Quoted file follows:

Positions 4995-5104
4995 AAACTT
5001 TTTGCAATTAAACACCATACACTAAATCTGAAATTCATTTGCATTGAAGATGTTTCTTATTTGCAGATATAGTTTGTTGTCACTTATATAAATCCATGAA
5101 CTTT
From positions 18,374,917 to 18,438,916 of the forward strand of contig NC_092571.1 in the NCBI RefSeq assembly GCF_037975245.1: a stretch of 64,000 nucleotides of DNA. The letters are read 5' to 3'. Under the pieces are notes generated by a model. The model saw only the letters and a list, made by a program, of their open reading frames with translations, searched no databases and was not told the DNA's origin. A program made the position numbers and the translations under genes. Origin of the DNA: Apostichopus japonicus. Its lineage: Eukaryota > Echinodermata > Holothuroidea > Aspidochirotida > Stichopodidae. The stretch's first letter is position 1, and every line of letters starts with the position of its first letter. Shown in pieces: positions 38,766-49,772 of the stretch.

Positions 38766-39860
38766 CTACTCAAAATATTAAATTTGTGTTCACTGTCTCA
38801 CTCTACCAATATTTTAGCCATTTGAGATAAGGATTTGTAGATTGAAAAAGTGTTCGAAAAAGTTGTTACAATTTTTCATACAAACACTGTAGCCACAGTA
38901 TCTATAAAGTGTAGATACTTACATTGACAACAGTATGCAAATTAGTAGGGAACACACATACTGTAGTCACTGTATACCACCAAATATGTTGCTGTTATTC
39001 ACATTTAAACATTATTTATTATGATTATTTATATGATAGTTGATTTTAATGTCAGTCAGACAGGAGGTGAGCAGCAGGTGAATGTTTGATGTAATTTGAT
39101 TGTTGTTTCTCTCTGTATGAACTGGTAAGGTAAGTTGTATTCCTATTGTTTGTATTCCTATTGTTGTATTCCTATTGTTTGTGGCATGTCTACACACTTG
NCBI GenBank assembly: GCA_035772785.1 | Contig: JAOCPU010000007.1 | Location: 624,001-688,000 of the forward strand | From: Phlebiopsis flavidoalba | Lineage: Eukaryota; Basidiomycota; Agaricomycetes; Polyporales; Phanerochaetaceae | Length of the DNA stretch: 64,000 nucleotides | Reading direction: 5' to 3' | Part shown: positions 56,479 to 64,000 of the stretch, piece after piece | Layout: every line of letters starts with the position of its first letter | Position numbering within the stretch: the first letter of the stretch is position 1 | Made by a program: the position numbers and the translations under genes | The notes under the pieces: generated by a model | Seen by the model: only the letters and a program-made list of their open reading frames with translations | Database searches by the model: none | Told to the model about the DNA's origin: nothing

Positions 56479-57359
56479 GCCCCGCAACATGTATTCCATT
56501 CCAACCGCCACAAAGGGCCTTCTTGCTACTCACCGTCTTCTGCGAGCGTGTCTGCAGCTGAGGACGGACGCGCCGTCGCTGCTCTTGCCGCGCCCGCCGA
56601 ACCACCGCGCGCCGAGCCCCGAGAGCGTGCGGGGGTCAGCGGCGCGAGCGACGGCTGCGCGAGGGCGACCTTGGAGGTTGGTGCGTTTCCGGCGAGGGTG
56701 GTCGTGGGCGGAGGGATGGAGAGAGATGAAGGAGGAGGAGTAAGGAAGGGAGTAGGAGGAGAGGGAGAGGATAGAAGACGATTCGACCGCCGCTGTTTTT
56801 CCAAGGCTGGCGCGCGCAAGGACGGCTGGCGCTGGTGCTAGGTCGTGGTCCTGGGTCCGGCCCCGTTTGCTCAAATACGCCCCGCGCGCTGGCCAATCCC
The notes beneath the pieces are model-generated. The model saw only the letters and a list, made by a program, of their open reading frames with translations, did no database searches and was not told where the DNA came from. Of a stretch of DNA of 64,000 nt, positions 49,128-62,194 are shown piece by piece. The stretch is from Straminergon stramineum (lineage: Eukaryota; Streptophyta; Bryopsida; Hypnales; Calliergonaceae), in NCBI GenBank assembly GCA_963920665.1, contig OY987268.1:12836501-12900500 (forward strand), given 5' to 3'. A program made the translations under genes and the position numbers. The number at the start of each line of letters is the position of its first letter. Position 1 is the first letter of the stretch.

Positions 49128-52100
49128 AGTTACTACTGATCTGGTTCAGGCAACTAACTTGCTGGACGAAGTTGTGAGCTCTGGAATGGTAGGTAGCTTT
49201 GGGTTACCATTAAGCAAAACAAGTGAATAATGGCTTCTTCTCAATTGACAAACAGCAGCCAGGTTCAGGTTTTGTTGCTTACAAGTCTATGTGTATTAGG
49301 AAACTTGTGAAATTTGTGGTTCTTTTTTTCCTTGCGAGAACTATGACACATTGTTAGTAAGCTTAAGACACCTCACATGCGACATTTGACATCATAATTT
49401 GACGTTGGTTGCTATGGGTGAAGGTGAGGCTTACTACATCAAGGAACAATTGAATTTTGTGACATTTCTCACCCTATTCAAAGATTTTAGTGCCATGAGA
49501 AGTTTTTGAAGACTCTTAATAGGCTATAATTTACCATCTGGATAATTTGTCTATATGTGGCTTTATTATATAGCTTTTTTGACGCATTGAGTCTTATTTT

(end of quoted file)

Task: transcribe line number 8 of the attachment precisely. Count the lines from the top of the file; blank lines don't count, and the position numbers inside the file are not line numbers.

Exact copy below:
38801 CTCTACCAATATTTTAGCCATTTGAGATAAGGATTTGTAGATTGAAAAAGTGTTCGAAAAAGTTGTTACAATTTTTCATACAAACACTGTAGCCACAGTA